After a long tour, opening for Dua Lipa and her new album Playgirl – which has just come out – Lolo Zouaï has been busy. We speak to the multi-talented artist (and absolute style icon) about her roots, spicy alter-egos, and tour mishaps. Zouaï tells us where it all started, and how hustling in New York has led to international fame. She also tells us about Playgirl, where she reveals her many sides in the form of four different playgirls, each with their own style, sound and story. From the dark and moody to the young and fun, we’re sure to each have a favourite.
Your career has skyrocketed over the past few years, but let’s start with the beginning. When did you get into making music, and how did you start?
I feel like I was always singing as a child, and playing the piano, so it was always in me, naturally. When I left high school, I was writing songs and I moved to New York. I feel like moving to New York was my decision to be an artist, and I thought “my name is Lolo Zouaï – this is my artist name now. I’m going to reach out to producers, I’m going to record in studios for the first time.” And throughout all the shit that happened, I managed to find Stelio and my sound with him, and we’ve been working together ever since.
So, you were born in France and then grew up in San Francisco. How was it growing up there and how do you think it impacted your music?
It affected everything about me. I am extremely San Francisco, and proud of where I’m from. I feel like a lot of people from San Francisco feel that way because there’s so much history and so much culture. The clothing and the people are so free. From a very young age, elementary school was in Haight – where the hippy movement began – so I saw a lot of crazy stuff at a young age. It’s city life. We would take the train and the bus at night when we were in high school and go party at the beach. So, I think from a young age I was really interested in style and dyeing my hair, thrifting, finding cool clothes... And I keep that with me now. I’m still the same.
So, for my music, the Bay area, and Bay area rap is just so good. If you’re from there, there’s so much history, and a lot of people don’t know about it in different places, but it inspired so much mainstream music. I took a lot of inspiration from that, for my vibe. Also for mixing and R&B, and my dad’s influence is Algerian Rai music, the classic Algerian music which is so beautiful. A lot of different Arabic music is unbelievable. And my mum would play classic French music all day, and on the weekend. So, it’s like holy shit! There’s so much culture coming in to box up and make ‘my’ vibe.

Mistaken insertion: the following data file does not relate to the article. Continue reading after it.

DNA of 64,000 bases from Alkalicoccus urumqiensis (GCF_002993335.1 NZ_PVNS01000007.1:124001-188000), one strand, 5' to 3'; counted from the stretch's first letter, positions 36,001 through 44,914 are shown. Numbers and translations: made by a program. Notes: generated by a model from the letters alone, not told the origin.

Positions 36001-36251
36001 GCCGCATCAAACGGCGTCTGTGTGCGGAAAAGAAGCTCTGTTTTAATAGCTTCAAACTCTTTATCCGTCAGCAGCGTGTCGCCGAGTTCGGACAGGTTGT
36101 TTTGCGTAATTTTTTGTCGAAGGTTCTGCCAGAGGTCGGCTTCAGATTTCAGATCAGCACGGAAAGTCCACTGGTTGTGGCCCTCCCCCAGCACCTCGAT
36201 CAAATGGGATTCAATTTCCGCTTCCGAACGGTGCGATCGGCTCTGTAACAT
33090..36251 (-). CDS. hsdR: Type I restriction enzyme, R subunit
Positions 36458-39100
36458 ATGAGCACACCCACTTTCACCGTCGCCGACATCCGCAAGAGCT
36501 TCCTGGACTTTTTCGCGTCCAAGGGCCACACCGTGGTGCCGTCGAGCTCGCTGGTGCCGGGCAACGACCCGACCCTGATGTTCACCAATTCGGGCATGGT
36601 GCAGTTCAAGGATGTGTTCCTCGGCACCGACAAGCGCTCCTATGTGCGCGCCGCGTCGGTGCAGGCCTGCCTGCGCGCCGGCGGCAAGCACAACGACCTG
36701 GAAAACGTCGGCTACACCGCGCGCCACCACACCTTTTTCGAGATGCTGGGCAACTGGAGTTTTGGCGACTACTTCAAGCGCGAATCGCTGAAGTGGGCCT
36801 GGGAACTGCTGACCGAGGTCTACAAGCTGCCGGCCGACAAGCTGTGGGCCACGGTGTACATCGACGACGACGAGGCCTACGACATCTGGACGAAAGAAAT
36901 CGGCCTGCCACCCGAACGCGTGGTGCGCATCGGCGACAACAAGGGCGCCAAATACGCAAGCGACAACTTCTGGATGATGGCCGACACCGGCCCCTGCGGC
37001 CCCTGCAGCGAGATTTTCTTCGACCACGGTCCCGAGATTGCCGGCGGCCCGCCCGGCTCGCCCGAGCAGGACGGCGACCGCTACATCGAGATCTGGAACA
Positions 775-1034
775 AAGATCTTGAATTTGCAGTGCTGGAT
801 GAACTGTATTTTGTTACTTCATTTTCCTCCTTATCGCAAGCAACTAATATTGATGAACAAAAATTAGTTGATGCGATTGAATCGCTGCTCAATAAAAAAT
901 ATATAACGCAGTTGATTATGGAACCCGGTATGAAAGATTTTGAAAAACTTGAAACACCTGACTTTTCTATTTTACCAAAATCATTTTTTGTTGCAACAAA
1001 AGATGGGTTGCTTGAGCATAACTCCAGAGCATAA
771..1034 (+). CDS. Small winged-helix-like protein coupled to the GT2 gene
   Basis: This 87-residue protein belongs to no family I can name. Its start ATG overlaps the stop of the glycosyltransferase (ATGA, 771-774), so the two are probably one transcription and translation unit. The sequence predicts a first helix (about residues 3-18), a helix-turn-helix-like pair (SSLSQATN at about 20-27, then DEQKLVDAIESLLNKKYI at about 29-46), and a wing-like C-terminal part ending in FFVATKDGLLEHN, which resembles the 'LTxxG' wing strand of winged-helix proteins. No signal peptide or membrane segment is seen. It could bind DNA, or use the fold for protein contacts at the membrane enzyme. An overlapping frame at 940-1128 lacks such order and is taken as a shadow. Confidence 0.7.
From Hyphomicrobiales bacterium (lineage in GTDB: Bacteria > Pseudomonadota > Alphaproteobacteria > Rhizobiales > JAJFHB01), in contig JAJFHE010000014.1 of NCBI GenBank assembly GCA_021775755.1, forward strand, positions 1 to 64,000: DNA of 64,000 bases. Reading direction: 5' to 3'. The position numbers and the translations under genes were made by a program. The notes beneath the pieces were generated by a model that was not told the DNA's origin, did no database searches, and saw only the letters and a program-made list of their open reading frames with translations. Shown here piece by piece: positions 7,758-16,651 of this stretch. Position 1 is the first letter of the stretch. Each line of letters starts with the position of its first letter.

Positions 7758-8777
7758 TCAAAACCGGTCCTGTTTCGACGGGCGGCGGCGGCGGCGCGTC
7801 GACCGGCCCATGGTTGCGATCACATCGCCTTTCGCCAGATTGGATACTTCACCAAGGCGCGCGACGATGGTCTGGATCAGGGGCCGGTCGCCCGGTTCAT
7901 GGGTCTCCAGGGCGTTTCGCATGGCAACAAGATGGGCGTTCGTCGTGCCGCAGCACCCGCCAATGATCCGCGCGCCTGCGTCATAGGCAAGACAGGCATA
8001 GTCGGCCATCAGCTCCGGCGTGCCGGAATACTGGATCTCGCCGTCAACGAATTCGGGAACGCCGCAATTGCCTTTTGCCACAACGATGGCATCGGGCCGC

In another interview, you said that Angus & Julia Stone had reached out to you with regard to your early acoustic releases on Soundcloud. How come you moved away from the acoustic sound, and more towards that sexy, moody R&B pop style you’ve got now?
Because I’m not that good at guitar! I wasn’t practising enough, and I wanted to explore electric, electronic music, and digital music. When I was 17, I was listening to Kehlani, Cloud19, and she’s from the same area I’m from – she’s from Oakland. And I thought, holy shit, someone my age, from the same area, with a similar vibe and voice is making these songs. So I thought I needed to reach out to producers. The acoustic stuff – I do have some songs, and I do like it when they're stripped down, but they’re nice in contrast with the electronic stuff. But you never know, I’m going to make music forever, so maybe one day I’ll put out an acoustic album.
The world’s your oyster, so why not? You said in another interview that you have an alter ego called Jiggly Puff – tell us about her!
When I was first starting out with my music, I had Jiggly Puff as my Instagram avatar. So I thought I was Jiggly Puff because she sings and she’s a bad bitch, and she’s kinda spicy.
Also, you did Dua Lipa's Future Nostalgia 2-month tour! How was that?
So, we did about thirty shows together. It was unbelievable. It was my first time playing with a band for that long. I did all my visuals, I put them all together, and I worked with a stylist to create a look for the whole tour. It was just so much fun. It was amazing to see what it takes to make an arena tour come to life. It’s so much more than you can even imagine. So many people are working to make this one moment fun – we go to concerts, and we never think about the people that need to clean up after us. It was such an honour to open for her, she’s an absolute superstar, and she’s so down to earth. It’s great to see that this can happen. It’s inspiring, it really motivated me to keep going, and keep believing in myself. She told me that you have to believe in yourself more than anyone.
Did you get nervous at all, and if so, do you have a secret cure before you go onstage?